I am sitting here watching Wheel Of Fortune, if you wonder how I came up with this title. The subject of this article has nothing to do with a TV show, but everything to do with what you are doing to position yourself for that job that you are seeking. I ran into a friend today, who was telling me about a job that he is doing for the fire department and the journey that it took for him to get there. Fire department jobs, from entry level to top-level positions, are few in number and sought by many. The question is what are you doing to ensure that you land one of those positions?
Other than professional student, I have held three main jobs in my life. I served in the U.S. Coast Guard; I retired as a firefighter with Chesterfield Fire & EMS; and I presently serve as pastor of Bermuda Baptist Church. Starting with four years in the U.S. Coast Guard, the journey had a lot to do with past experience. During boot camp, I was a part of the Coast Guard Band in Cape May, New Jersey. I had no idea that this would happen, but because I had played a trumpet at Chester Intermediate School, Carver Junior High and Thomas Dale High, I auditioned, within an hour of arriving at Coast Guard Training Center Cape May, and became part of this band. My first assignment, out of boot camp, was a firefighter at the CG Training Center Fire Station in Cape May. The reason for this opportunity was because I had been a volunteer firefighter in Chester from 1976 to 1981. From Cape May, I went to CG Training Center Yorktown, Va. It was here that I had the biggest opportunity to control my destiny, as to my next assignment. The reason was that I graduated at the top of my machinery technician class. Though I did not get my first two choices of assignments, I received my third choice, which was Station Hatteras Inlet, Hatteras N.C.
I was discharged from the Coast Guard in 1985 and I took the test to be a Chesterfield firefighter. Again, past experience with Chesterfield Fire and the fact that I had served in the Coast Guard, helped me land this job. Don’t get me wrong; I had to be physically able to complete the physical agility test. We also had to do well enough on a written exam to qualify for an interview with the fire chief. Entry-level firefighter positions are sought by as many as 700 to 1,200 people for 15 to 50 positions, in today’s fire service. I know that my numbers represent a wide range, but applicant numbers and position vacancies vary, depending on the organization hiring. Passing the physical and written tests are givens, but that is a long way from the goal of landing the job. In today’s fire service, preparation for an entry-level job begins while a man or woman is still in school. A military background and a college degree have become niceties for these few positions. Another thing that looks really good on an entry-level firefighter’s resume is an Emergency Medical Technician certification. The higher the certification: A-Ambulance, D-Defibrillator, I-Intermediate or P-Paramedic, the better a person’s chance of landing the job.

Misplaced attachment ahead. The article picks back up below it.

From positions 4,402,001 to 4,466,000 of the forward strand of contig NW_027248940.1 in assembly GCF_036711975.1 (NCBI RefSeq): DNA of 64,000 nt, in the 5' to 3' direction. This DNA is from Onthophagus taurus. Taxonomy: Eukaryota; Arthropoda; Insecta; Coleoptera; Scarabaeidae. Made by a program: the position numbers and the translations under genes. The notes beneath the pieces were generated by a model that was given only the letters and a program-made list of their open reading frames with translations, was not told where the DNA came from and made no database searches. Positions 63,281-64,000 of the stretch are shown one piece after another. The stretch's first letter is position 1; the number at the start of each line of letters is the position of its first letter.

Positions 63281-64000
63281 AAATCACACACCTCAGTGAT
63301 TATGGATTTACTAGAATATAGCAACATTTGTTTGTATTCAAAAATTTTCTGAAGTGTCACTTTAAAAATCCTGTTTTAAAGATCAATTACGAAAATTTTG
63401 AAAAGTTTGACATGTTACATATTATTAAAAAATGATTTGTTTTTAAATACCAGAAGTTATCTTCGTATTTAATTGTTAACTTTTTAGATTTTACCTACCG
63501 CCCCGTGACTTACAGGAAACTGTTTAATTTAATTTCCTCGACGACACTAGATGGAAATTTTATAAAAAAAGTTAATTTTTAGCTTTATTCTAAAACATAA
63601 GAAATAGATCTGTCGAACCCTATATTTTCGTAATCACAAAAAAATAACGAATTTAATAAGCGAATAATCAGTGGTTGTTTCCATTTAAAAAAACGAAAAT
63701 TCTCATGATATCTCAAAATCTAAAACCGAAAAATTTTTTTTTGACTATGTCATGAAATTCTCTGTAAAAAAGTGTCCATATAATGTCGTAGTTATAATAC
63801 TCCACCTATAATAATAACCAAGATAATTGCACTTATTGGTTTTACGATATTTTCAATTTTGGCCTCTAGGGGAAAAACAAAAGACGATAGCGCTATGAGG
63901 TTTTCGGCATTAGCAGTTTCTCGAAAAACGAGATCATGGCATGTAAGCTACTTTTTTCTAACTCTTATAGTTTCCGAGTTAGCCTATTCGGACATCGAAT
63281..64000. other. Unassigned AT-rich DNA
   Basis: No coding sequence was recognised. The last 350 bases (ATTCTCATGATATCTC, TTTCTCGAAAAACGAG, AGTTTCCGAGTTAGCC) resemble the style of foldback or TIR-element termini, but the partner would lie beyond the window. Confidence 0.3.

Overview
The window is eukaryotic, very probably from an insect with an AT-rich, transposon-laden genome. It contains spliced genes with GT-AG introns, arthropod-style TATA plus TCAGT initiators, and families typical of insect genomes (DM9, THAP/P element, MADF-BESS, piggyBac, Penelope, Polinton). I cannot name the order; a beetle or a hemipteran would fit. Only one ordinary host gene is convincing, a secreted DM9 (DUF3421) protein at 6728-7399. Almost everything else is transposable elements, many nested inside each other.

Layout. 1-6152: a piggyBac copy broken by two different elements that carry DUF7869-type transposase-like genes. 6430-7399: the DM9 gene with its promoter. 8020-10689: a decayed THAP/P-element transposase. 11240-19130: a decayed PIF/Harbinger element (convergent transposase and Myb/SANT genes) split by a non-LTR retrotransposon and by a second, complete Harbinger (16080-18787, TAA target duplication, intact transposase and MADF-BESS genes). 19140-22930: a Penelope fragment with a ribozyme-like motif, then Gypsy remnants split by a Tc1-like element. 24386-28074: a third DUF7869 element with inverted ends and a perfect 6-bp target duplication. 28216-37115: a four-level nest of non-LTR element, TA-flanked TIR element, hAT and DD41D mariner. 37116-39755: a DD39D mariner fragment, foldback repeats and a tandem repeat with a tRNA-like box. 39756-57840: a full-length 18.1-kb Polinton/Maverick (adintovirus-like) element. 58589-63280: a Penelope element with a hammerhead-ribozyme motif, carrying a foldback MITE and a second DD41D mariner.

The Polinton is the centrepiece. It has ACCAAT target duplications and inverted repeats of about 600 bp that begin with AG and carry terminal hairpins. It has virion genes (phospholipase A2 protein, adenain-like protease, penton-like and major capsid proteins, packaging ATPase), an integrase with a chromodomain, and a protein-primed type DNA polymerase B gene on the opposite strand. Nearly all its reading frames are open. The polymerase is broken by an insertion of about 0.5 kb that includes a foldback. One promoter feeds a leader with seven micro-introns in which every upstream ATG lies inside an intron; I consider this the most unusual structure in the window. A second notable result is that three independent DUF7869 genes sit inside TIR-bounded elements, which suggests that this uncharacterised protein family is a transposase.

You must do whatever it takes to make yourself marketable. The more that you bring to the table, the greater the chance that you will land that job. It has become necessary to rise to the top of the applicant process from the very beginning. The old statement, “If at first you don’t succeed, try, try, again,” must be your mindset. You must go at this with the determination to land that job. If you fail the first time, figure out what went wrong, make the necessary improvements and try again. If you don’t land a firefighter job in the jurisdiction that you want to work in, go to another jurisdiction. Again, you need to make yourself a marketable commodity. Interviewers usually ask you where you hope to be in five years. Giving an answer of another organization is not going to fare well. Though I did not talk about this in detail, your past will help or hurt you. Honesty during the background check, psychological assessment and interview is key to this process. Every person that tries to come clean, after the fact, has never fared well in the process. Making yourself marketable actually begins when you are in middle school and continues throughout high school, and your college and/or your work experience. Get your act together and keep it together. Last, but not least, dream big!
The position that I feel the least worthy to hold is that of pastor, but I have sensed God calling me to this, since I was in the Coast Guard. It is amazing to think about the people that God places in your life, during the journey. I hold a master’s degree that took me until I was 50 years old to complete. The position that I presently hold had more to do with God’s leading and other people’s recommendations than anything that I could say or do. I am thankful for grace because I sure have made my share of mistakes in this position. I have always seen God’s hand in my journey, even when I was in a place that I did not want to be. In June, I will have been the pastor of Bermuda Baptist for 11 years. Whatever the position is that you seek, your past and present have a lot to do with you getting it. If you are a believer, I encourage you to see the journey, in light of His leading.